This post originally appeared on ActiveHistory.ca
By Amy Bell, Scott Cameron, and Thomas Peace
Huron University College is London, Ontario’s oldest post-secondary institution. The college was founded in 1863 to train priests and missionaries to evangelize throughout the Lower Great Lakes.
Over the course of its history, the college has had two locations, one on either side of Deshkan Ziibii, or Thames River, the waterway which today runs through the heart of London. This river has been (and remains for the latter three) of central importance for Attawandaron, Anishinaabe, Haudenosaunee and Lenni-Lenape Peoples; a homeland where relationships between nations have been and (are) governed by the Dish with One Spoon Treaty, the 1796 London Township Treaty, and the 1822 Longwoods Treaty. As such, Huron has a deep and complex history interacting with Chippewa of the Thames, Aamjiwnaang, and Bkejwanong First Nations as well as the Haudenosaunee at Oneida of the Thames and Six Nations of the Grand River.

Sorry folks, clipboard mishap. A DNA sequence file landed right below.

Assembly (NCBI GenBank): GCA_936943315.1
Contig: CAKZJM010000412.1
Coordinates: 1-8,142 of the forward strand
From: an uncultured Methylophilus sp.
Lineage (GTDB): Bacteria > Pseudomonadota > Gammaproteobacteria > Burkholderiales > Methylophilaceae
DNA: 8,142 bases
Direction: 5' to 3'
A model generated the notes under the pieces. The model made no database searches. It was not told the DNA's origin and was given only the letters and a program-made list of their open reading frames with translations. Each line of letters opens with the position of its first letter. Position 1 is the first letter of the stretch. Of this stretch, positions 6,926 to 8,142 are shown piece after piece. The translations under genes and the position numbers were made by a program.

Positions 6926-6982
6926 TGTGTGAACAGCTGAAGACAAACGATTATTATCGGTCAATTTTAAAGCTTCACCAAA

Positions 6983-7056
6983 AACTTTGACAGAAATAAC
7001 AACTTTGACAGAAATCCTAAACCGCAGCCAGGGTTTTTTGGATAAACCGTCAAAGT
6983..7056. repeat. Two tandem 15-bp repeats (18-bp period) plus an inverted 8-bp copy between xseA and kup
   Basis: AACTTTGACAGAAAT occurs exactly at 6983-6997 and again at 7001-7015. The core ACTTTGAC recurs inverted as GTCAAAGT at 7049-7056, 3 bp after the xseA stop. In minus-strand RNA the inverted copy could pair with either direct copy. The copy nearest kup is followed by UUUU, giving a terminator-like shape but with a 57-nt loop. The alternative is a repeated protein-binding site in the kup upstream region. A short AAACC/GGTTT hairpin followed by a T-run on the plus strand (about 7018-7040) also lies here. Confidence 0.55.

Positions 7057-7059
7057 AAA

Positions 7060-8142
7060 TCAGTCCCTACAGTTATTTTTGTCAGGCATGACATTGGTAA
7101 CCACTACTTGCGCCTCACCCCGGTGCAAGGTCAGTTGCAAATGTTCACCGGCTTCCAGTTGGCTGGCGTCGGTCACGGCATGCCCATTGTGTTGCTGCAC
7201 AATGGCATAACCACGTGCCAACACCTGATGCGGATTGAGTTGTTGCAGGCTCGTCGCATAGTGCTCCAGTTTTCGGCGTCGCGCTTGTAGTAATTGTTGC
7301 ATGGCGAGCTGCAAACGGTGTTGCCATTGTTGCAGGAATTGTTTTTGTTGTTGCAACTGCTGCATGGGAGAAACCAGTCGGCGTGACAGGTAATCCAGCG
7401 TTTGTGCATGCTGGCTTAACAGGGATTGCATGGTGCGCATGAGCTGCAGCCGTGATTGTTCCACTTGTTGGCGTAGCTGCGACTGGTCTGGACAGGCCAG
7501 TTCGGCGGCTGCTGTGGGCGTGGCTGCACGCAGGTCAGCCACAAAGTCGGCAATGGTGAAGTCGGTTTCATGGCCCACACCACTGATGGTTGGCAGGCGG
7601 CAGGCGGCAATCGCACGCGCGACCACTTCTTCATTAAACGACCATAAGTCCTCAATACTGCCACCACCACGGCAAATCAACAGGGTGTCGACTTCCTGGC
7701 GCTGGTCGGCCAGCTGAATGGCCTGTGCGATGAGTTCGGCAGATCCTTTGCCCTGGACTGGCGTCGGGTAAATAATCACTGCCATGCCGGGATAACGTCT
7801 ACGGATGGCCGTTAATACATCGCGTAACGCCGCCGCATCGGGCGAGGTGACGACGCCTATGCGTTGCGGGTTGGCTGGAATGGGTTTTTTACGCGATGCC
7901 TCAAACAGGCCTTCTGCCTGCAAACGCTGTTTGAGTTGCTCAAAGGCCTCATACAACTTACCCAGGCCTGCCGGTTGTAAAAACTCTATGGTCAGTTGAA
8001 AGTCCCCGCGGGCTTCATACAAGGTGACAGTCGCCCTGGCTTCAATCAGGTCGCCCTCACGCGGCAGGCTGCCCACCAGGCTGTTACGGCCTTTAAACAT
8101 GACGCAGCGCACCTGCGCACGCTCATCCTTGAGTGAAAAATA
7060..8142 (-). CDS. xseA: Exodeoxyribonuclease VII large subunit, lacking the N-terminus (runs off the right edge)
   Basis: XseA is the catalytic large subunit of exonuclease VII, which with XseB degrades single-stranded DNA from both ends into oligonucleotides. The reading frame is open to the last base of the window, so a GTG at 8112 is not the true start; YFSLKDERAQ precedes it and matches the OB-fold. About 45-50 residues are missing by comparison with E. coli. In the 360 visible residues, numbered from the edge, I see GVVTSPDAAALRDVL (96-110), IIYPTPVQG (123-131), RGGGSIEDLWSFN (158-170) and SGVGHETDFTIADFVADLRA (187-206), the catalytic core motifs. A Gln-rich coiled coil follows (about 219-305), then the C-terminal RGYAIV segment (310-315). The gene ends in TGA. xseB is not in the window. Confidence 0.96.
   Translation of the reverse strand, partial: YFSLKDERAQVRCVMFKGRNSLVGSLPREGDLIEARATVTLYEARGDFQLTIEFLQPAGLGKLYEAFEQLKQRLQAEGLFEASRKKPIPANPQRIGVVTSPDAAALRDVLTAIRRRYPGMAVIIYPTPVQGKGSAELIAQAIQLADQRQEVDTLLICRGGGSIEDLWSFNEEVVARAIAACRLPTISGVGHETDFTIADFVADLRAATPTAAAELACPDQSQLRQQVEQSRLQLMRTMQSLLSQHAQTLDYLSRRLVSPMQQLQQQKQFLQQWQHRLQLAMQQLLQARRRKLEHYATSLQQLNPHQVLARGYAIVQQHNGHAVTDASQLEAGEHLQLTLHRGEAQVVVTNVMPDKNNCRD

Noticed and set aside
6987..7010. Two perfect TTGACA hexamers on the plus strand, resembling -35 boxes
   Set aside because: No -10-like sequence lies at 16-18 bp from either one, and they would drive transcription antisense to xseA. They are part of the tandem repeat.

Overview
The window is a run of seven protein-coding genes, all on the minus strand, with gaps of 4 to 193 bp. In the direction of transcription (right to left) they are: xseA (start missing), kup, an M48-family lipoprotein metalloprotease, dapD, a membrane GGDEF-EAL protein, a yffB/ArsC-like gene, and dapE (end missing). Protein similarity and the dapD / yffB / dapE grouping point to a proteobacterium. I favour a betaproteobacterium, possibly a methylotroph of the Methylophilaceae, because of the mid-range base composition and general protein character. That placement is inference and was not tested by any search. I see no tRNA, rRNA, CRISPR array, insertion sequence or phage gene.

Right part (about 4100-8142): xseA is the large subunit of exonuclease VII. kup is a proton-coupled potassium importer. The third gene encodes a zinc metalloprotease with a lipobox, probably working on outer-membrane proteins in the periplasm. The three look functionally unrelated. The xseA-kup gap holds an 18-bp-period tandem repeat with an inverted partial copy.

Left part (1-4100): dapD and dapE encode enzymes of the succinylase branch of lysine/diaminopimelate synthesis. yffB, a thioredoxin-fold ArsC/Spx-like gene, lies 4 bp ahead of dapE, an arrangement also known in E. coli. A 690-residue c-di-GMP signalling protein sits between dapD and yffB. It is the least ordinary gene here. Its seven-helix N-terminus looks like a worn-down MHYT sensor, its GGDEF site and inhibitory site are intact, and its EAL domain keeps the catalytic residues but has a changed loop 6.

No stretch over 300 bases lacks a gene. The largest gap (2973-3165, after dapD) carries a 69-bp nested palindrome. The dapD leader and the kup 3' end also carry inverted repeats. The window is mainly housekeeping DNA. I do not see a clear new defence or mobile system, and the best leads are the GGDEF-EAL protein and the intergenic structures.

Huron University College played an active transitional role in normalizing a settler presence on Indigenous lands. For much of its history, the church and the college were tightly interconnected: sharing a name, similar heraldry, common resources, staff, institutional structures, and a focus on evangelizing First Peoples.
Today at Huron, there are few reminders or institutional references to Huron’s complex missionary past, its close connection with the Mohawk Institute or Shingwauk Residential School, or even of the Indigenous students who attended the college and went on to become priests and missionaries themselves.
Huron students were introduced to this material in two upper-year classes and over two academic years (2015-6 and 2016-7). In HIS 4202F: Confronting Colonialism: Land, Literacies and Learning, Tom Peace situated Huron’s nineteenth-century collection of missionary books within the context of the Lower Great Lakes. The course challenged students to grapple with the complex ways that education, schooling, literacy and writing have been used, and contested, as imperial and colonial tools to assimilate and dispossess Indigenous people of their Land, culture and political power.Continue reading “Historical Pedagogies & the Colonial Past at Huron University College – Part II”